Berry Refrigerator Jam

I’m not much of a fruit person, but, dang, do I love berries.

I love berries so much that, while I wait for my own berry bushes to grow, I will drive out to the middle of nowhere to pick gallons of them. Yes, gallons. I’m mainly able to do and afford this because the dude I pick them from offers pickers to take half, leave half, or pay a reasonable sum per pound. I usually go with the former option, as much as it pains me to leave half of my bounty.

That being said, I’ve done this twice this year – once for blueberries in late June, and once a few days ago for blackberries. Bees, thorns, and sweat later, we’re blessed with a bounty of berries (ahhh, alliteration, you beautiful thing). What’s different this year is our own crops (and our friend’s shared crops) are filling up our fridge and freezer, so I needed to make something that would still preserve the deliciousness of berries, but take up a lot less space.

I think you know what I’m getting at here. I’m talking preserves, or jam. And I’m talking the easiest method of making jam – refrigerator jam.

Blackberries are…dare I say it? My jam.

I’ve been itching to try true preserving and canning since we’ve been getting all of this produce, but while the air’s out, I’m avoiding having long spells of boiling liquid on the stove to keep the house cool. Enter refrigerator jam – shorter spells on the stove, with no boiling sanitation. We go through jam pretty quickly around here, so the space and shelf life aren’t much of an issue.

A few things to keep in mind:

  1. Use fruit that’s in-season, ripe, and as local as you can get it. If it’s not great while fresh, it won’t make very good jam. If you’ve never gone berry picking, try it – it’s great exercise, an excuse to put on a cute brimmed hat, and a really fun thing for kids to help with! (At least, I remember having fun picking berries as a kid, and my friends with kids agree that they have fun 🙂
  2. The boiling/heating process, especially without added pectin, can take over an hour in some cases. The fruit will also take on a caramelized flavor and turn darker because of the longer cooking. I personally like this.
  3. Be judicious with your sugar – too little will not allow the jam to set, while too much will make an unpleasant texture and will drown out the berry flavor.

So if you’re like me and have an absurd amount of berries or other fruit, and looooove homemade jam, why not try your hand at this? It’s easy, customizable, and delicious.

Berry Refrigerator Jam

Blueberry jam, because I like to mix it up.

This can make as little or as much as you want – the general proportion of berries to sugar is 3/4-1 c sugar per cup of berries. (Hey, I didn’t say it wasn’t sweet!) I tend to go big or go home.

You will need:

  • 5 c in-season, ripe berries – blueberries, strawberries, raspberries, blackberries, a mixture – whatever! If using strawberries, make sure to slice them before cooking.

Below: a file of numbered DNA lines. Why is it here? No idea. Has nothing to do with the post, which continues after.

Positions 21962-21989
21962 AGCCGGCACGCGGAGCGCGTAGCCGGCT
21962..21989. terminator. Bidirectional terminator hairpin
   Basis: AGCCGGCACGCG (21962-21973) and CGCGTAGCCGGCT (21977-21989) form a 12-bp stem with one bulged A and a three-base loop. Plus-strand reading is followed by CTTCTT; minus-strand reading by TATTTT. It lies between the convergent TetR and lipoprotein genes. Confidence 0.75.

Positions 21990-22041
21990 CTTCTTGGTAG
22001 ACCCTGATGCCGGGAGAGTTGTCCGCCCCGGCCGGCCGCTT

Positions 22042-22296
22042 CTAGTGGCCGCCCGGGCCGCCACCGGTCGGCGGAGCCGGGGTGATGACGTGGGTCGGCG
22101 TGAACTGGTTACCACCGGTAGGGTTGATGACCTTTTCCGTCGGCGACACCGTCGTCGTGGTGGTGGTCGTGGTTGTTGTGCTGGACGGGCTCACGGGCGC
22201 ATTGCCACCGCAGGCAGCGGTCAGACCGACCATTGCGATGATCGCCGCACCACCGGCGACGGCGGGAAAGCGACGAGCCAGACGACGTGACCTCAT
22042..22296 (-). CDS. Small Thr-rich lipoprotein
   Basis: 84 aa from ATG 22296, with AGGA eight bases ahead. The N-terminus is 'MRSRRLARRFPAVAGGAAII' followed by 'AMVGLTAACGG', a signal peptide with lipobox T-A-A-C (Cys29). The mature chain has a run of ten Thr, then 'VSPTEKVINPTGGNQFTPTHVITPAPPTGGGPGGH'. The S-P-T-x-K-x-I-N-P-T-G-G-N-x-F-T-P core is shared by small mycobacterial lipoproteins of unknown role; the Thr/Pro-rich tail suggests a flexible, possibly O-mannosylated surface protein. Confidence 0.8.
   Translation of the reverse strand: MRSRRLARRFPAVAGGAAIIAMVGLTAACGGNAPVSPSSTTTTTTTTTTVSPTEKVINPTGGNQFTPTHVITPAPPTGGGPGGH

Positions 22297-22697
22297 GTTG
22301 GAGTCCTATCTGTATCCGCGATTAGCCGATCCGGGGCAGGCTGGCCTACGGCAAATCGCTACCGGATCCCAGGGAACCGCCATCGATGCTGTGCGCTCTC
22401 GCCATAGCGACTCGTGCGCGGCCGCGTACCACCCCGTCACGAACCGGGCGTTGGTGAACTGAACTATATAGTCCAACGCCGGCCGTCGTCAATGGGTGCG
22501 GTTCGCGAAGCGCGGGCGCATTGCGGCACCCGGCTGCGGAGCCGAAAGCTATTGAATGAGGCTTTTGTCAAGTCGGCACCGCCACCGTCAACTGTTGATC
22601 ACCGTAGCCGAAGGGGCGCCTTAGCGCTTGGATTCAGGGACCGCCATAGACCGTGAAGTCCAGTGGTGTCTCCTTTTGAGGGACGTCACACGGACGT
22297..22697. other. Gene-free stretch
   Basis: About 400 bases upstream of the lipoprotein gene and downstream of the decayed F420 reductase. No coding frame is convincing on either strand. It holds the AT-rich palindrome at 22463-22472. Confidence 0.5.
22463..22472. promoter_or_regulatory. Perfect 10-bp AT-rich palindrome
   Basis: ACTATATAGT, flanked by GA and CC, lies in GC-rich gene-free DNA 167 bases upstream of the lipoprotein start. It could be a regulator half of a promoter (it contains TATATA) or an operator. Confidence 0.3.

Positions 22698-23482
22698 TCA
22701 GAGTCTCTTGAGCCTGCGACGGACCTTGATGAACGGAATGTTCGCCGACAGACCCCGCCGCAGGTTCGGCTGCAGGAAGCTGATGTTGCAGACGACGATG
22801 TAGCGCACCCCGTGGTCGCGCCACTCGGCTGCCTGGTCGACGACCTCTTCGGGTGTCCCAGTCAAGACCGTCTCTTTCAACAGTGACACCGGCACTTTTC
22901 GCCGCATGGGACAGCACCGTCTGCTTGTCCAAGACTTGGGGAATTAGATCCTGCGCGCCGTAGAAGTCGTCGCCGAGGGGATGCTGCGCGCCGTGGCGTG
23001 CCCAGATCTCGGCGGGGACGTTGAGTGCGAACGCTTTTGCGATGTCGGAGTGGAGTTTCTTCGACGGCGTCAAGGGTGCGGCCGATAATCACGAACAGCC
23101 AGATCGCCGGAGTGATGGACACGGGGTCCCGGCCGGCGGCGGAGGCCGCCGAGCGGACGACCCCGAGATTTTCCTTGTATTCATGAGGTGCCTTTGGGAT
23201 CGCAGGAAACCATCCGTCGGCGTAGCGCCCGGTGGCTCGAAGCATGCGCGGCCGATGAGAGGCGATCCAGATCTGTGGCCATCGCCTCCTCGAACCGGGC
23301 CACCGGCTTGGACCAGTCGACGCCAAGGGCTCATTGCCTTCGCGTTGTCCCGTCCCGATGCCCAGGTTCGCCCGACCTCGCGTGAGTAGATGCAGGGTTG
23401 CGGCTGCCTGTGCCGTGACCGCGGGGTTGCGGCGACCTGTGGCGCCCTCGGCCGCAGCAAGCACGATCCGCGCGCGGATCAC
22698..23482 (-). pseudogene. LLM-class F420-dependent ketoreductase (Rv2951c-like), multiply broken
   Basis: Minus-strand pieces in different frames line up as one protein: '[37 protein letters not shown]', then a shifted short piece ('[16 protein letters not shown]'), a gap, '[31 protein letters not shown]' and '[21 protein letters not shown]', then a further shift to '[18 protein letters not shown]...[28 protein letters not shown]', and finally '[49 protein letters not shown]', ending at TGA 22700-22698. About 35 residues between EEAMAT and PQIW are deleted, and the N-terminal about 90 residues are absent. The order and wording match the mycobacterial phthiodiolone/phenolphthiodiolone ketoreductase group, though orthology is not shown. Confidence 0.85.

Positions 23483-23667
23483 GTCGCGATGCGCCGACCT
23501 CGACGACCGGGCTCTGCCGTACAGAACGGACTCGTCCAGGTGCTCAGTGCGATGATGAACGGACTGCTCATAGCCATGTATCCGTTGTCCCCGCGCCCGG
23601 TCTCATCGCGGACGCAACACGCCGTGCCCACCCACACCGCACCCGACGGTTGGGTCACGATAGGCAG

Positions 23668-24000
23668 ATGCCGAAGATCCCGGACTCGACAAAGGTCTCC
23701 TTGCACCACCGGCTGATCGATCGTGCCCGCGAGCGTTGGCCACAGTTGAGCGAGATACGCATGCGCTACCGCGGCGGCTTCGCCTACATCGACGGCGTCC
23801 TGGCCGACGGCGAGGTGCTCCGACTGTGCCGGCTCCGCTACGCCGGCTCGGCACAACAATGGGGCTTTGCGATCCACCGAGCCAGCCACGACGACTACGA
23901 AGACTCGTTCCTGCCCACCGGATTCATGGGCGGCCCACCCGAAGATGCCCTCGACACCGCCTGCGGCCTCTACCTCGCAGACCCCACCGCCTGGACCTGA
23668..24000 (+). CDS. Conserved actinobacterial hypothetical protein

• 4 c sugar
  • Juice of 1 medium lemon (about 2-3 tbsp)
  • Additional, optional spices and herbs. I’ve made strawberry basil jam, blueberry cinnamon, and blackberry vanilla with excellent results. Experiment and see what you like!

Directions:

  1. Place a small plate in the freezer. You will use this to test the gelling of your jam later in the process.
  2. Stir berries and lemon juice in a medium to large heavy-bottomed saucepan over medium heat, until the berries begin releasing juice and breaking up. If using hardier berries, such as blackberries or raspberries, you can mash them a bit with a potato masher or fork at this point to create a more homogenous jam and speed up the cooking time.
  3. Add the sugar all at once, and stir to combine thoroughly. Continue simmering on medium heat, stirring frequently to prevent burning. The mixture may boil up and bubble – this is fine, as long as you continue to stir and not allow it to overflow. Lower to the heat to medium-low if it bubbles too high. The mixture should reduce and thicken slightly. This can take anywhere from 15 minutes to an hour, so watch your mixture carefully.
  4. You can begin checking the mixture for doneness after 15 minutes or when it has reduced by about a quarter. Place a dollop of the jam onto the cold plate from the freezer, and return to the freezer for a minute. Test the jam by pushing your finger into the dollop – if it wrinkles and stays put, it’s done. If it slides back, keep simmering, checking with the plate test every 5-10 minutes. (You can also live on the wild side and just let the jam simmer for thirty minutes total with stirring, and hope for the best! It usually turns out all right.)
  5. Remove the saucepan from the heat. Pour hot or warm jam into thoroughly cleaned jars and allow to cool to room temperature before storing in the refrigerator. Jam will keep, at the very least, for 2-3 weeks in the fridge, but often keeps longer.

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